Transas’ Frank Coles slams regulation’s stifling effect on technology uptake while Tototheo’s Andreas Chrysostomou questions its fragmented nature.
Lloyd’s List SMM Business Briefing raises regulatory concerns as industry focuses on the fragmented take-up of technology and dated approach to tackling industry issues.
ADOPTION of technology in maritime is being held back by regulation which is failing to set clear standards and has led to a fragmented and often ineffective results, an industry audience heard at the Lloyd’s List SMM Business briefing held in Hamburg on Thursday.
Genuine efficiencies through technology necessitate a complete reexamination of the current model and require discussions on standardisation, according to the outspoken critic of the current regulatory regime Transas chief executive Frank Coles, who warned that these will take time to achieve.
Speaking during the panel debate focussed on technology and efficieny in shipping, the Transas chief highlighted loose specifications around the mandatory use of ECDIS as an example of flawed approach which has generated numerous vendors and individual systems that do not allow crew to become properly familiar with the technology from ship to ship.
“You cannot keep laying technology on top of all business process. You cannot keep sticking equipment on board not training [crew] to use it properly, not supporting the provision of the equipment without changing the business model or without changing the attitude. And it really starts in the grassroots in my view. And by that I mean it starts with how we regulate and what requirements we put around the regulation,” he said.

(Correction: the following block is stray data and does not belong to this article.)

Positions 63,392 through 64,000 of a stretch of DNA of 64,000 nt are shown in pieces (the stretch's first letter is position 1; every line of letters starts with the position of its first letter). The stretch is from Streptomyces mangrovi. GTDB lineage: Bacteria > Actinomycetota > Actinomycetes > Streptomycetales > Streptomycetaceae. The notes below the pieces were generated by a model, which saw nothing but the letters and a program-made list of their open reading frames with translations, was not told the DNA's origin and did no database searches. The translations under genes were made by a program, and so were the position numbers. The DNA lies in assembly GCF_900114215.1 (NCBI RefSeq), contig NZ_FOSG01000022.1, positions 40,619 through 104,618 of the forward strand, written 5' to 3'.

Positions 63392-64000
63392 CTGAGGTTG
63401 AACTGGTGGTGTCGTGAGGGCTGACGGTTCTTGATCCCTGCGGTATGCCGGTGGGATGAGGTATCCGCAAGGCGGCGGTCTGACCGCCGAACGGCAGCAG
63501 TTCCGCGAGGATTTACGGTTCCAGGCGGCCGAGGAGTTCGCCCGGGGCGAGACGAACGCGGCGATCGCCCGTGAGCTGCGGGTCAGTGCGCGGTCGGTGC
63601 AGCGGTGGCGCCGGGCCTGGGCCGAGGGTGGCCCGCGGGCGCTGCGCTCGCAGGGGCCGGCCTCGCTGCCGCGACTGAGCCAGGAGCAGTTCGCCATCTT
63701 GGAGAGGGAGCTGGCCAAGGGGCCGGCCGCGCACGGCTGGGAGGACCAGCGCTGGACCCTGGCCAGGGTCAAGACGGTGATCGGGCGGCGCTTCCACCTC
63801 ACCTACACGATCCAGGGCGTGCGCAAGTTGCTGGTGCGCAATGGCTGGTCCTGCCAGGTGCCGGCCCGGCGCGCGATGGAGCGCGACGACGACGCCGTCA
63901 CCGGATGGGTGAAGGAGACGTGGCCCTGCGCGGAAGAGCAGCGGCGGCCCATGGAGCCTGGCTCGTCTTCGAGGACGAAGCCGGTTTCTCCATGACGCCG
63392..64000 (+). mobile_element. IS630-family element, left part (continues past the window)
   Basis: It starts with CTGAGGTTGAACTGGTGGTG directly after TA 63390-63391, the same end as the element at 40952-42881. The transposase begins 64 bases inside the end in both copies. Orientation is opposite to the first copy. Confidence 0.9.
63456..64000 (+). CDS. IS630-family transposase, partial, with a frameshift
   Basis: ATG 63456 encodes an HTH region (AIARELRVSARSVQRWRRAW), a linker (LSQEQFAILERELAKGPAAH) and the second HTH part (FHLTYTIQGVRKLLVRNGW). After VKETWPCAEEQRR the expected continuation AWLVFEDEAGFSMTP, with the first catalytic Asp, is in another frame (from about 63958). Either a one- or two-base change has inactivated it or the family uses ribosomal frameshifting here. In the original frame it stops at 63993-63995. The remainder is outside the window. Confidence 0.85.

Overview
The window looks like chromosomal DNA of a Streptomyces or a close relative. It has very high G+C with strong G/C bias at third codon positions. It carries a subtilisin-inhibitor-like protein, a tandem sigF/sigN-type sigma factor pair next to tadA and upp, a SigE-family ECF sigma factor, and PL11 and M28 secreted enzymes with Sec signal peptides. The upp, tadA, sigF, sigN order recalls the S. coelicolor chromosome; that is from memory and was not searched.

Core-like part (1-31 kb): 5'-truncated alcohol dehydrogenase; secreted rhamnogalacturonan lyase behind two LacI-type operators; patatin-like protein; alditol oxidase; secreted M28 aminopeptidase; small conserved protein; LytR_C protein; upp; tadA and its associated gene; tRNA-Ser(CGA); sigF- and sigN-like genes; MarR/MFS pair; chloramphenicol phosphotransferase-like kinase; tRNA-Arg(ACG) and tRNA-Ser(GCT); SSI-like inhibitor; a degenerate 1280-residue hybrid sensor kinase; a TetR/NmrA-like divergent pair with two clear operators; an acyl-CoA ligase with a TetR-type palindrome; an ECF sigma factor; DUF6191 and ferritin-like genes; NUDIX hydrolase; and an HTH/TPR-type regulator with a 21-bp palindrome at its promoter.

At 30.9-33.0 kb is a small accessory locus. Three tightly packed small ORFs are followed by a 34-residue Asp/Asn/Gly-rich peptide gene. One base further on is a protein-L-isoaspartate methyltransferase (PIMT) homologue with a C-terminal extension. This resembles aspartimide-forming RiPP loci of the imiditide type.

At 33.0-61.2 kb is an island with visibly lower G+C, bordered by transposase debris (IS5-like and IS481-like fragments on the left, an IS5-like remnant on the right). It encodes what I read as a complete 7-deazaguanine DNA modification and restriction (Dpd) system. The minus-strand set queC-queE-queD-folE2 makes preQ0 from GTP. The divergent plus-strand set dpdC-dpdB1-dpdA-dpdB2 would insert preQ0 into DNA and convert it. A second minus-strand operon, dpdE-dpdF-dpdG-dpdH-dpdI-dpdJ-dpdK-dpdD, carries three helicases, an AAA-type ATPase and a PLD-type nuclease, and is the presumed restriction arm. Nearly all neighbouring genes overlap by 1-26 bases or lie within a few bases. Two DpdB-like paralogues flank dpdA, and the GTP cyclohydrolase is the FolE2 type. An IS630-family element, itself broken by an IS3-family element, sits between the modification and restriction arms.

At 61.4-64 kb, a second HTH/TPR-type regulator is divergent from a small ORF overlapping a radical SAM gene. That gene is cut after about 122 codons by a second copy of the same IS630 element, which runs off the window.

Mr Coles’ damning assessment was met by a strong defence of the International Maritime Organization by Tototheo Maritime chief strategy officer, and former IMO committee chairman, Andreas Chrysostomou.
“There is no way you can live without regulation. Self-regulation is pie in the sky,” he said.
But Mr Chrysostomou did not hold back from venting his frustration at the nature of regulation-making, claiming that the process is stuck in 1948, by setting goal based standards.
“They have done that and the equipment manufacturers could not deliver. A good example is my favourite convention, the Ballast Water Management Convention,” he said.
Despite first being adopted in 2004, and ratified twelve years later, the BWMC has been plagued by complaints that the ballast water management systems are not good enough. The IMO issued a two year reprieve of the implementation of the convention for the existing fleet in 2017.
Unlike frequent critics of the IMO, such as Mr Coles, Mr Chrysostomou has direct lineage to the organisation; he represented Cyprus at the IMO, served as chairman of the Marine Environment Protection Committee and was nominated for IMO secretary general.
And while Mr Chrysostomou acknowledged the industry faces too much regulation, the more concerning aspect as far as he is concerned is the confused nature of the approach between regulations.
While safety rules fall under one convention, International Convention for the Safety of Life at Sea, environmental regulations are scattered across multiple ones such as MARPOL for emissions, the Ballast Water Management Convention and the anti- fouling convention.
Mr Chrysostomou said that regulation today is crafted in isolation producing contradictory results; rules targeting nitrogen and sulphur oxide reduction can exacerbate carbon emissions, a concern shared by some in the industry.